In its simplest embodiment, the apparatus of this invention comprises, in combination, a multiple-vortex pneumatic twister, means for forwarding the yarn through the twister, and means for traversing the yarn within the twister. The multiple-vortex pneumatic twister comprises two or more yarn passageways which are smooth concave surfaces in combination with one or more fluid conduits positioned to direct a stream of fluid circumferentially about the inner periphery of each concave surface. Preferably, the longitudinal axes of each yarn passageway are substantially parallel, and the longitudinal axis of each yarn passageway is separated from that of adjacent yarn passageways by a distance less than the mean diameter (where they are cylindrical) of each adjacent pair of yarn passageways, in order to provide lateral communication between each yarn passageway throughout their respective lengths. Optionally, lengthwise slots may be employed to provide such lateralcommunication. Each yarn passageway may be integral with the fluid conduits, or the latter may be spaced apart from the yarn passageway but in position to direct fluid substantially tangentially to the inner periphery of the curved concave surface at some point. The axes of fluid flow should not intersect the axes of the two laterally extreme yarn passageways, but may lie in a plane substantially perpendicular to the longitudinal axis of each concave surface, or in a plane inclined up to about degrees or more from this perpendicular in order to exert forward movement or braking action upon the yarn in addition to twisting motion. There may be a plurality of conduits directing fluid flow about the periphery of each concave surface, and these conduits may be spaced longitudinally or circumferentially or both about. the yarn passageway. Naturally, in order to obtain the highest rate of twisting, all. fluid conduits, where there is a plurality, shouldbe directed in substantially the same tangential direction. It is notnecessary, however, that the longitudinal axes of all. the fluid conduits lie in the same or parallel planes with respect to the axis of a givenyarn passageway. One or more of a plurality of fluid conduits may have axes perpendicular to the axis of the yarn passageway. while one or more. others may have axes inclined to impart forward or twisting motion to the yarn while other fluid conduits may have axes inclined backward along the axis to partially inhibit the passage of the yarn therethrough. In the case where there are a plurality of fluid conduits supplying fluid to a yarn passageway, it may be desirable to provide one or- The product, process, and apparatus of this invention can be more readily understood by referring to the attached drawings, wherein:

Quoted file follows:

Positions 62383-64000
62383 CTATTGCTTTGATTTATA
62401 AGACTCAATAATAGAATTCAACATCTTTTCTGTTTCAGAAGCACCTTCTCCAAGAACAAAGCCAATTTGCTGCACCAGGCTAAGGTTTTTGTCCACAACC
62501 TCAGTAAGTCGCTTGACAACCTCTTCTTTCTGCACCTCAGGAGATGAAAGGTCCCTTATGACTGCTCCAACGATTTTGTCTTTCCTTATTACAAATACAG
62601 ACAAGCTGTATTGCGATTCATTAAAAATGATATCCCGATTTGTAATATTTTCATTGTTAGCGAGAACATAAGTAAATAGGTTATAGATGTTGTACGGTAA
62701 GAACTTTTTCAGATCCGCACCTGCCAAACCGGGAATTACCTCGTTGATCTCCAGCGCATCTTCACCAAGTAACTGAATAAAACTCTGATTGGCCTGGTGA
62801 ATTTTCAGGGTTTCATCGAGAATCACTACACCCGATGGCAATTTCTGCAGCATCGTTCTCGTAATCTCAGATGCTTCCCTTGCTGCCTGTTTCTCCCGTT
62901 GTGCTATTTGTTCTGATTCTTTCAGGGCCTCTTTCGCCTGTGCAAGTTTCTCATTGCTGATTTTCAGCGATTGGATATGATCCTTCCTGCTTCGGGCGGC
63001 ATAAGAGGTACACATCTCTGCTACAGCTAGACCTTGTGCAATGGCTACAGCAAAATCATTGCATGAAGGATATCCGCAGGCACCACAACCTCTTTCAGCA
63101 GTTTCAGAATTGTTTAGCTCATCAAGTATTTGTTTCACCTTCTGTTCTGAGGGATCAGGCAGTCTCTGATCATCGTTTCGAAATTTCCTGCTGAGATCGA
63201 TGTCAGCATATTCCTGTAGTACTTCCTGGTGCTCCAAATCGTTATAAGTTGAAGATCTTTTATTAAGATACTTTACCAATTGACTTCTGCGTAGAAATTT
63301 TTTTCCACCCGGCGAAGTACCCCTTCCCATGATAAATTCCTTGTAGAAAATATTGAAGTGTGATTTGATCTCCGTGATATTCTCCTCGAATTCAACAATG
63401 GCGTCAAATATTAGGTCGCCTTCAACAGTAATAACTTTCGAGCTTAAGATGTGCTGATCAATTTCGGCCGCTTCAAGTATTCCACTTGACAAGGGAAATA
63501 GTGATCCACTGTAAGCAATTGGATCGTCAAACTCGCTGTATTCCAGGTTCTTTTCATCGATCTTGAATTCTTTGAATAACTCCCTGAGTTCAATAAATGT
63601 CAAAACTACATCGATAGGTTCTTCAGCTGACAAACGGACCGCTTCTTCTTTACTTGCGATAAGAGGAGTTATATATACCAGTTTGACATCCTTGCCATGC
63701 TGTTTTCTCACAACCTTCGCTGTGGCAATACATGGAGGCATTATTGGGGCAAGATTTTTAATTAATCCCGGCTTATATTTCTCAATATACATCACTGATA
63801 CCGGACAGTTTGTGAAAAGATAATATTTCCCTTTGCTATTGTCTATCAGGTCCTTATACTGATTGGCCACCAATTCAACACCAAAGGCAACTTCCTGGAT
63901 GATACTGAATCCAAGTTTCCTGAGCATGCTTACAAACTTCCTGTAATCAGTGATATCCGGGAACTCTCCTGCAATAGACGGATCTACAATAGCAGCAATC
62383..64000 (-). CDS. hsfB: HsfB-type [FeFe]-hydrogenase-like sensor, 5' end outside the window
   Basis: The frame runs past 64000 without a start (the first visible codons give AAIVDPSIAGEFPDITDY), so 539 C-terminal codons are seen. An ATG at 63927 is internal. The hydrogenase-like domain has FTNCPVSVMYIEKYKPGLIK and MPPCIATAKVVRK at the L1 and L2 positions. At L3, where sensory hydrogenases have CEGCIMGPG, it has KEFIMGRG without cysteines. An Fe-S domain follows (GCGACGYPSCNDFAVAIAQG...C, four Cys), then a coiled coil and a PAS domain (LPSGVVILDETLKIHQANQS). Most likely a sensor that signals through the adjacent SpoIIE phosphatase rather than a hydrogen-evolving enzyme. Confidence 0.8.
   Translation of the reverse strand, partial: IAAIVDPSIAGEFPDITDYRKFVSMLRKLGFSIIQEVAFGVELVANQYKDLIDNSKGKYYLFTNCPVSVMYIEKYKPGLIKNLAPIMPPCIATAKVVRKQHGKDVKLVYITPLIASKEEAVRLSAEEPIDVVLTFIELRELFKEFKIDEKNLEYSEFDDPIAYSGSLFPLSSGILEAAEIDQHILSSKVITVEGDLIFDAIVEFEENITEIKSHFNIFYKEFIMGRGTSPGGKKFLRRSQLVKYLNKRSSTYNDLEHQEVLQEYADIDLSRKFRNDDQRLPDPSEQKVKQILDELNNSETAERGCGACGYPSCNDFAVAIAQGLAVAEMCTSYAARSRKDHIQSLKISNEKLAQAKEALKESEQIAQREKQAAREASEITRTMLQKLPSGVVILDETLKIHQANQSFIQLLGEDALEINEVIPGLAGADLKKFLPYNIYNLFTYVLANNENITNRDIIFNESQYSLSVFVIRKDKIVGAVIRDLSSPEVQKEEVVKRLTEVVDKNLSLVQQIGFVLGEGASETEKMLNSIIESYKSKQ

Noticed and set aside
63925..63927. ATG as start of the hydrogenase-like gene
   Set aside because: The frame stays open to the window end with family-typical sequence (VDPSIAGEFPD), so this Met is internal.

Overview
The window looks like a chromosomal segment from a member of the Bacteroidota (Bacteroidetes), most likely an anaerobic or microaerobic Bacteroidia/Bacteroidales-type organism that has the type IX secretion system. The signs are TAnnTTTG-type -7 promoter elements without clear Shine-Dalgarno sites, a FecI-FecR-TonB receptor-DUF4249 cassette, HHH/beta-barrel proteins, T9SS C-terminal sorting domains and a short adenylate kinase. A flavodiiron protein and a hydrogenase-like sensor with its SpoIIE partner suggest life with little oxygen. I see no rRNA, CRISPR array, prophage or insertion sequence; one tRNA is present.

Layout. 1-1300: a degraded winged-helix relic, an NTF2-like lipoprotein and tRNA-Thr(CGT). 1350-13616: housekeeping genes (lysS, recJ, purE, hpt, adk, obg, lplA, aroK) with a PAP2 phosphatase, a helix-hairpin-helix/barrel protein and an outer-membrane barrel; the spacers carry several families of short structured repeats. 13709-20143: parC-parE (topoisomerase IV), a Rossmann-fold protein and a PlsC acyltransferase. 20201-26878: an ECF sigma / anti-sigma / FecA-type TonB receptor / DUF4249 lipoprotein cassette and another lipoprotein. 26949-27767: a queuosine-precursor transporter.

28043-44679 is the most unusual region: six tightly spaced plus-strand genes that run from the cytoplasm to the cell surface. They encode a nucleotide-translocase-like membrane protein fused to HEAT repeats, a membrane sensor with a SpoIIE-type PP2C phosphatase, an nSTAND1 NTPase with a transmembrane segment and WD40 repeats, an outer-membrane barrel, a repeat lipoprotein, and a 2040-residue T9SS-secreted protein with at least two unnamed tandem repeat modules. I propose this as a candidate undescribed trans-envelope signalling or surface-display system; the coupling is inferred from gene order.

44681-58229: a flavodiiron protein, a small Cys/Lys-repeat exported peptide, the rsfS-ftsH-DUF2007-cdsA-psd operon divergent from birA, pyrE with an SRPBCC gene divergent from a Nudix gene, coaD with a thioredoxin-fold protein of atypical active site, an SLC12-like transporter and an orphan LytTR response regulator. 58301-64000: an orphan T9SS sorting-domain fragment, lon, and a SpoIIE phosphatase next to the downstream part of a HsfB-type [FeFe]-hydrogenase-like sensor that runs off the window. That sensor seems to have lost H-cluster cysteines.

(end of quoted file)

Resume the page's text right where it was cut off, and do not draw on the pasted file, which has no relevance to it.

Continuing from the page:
FIGURES 1 through show various embodiments of multiple-vortex pneumatic twisters which may be utilized in the present invention. FIGURE 1 is a cross-sectional view of a fluidtwister having one fluid conduit. FIG- URE 2 is a cross-sectional view of a fluid twister having two fluid conduits and a string-up slot. FIGURE 3 is a prospective view of a fluid twister like that of FIGURE 2. FIGURE 4 is a cross-sectional view of a fluid twister like that of FIGURE 2 but with fluid conduits 52a and 52b olfset along the yarn passageway. FIGURE 5 is similar to FIGURE 4 but with the fluid conduits crossed to provide air flow in the yarn passageways in directions opposite to that in FIGURE 4. FIGURE 6 is a crosssectional view of a fluid twister with four yarn passageways. FIGURE 7 shows a twister with yarn passageways spaced apart and connected by a slot. FIGURE 8 is a cross-sectional view of half a fluid twister. FIGURE 9 is a cross-sectional view of a fluid twister in which the two yarn passageways are semicircular in cross section and communicate with each other through the common diameter. FIGURE 10a is a cross-sectional view of a fluid twister with three yarn passageways and three fluid conduits. that of FIGURE 10a but with four fluid conduits.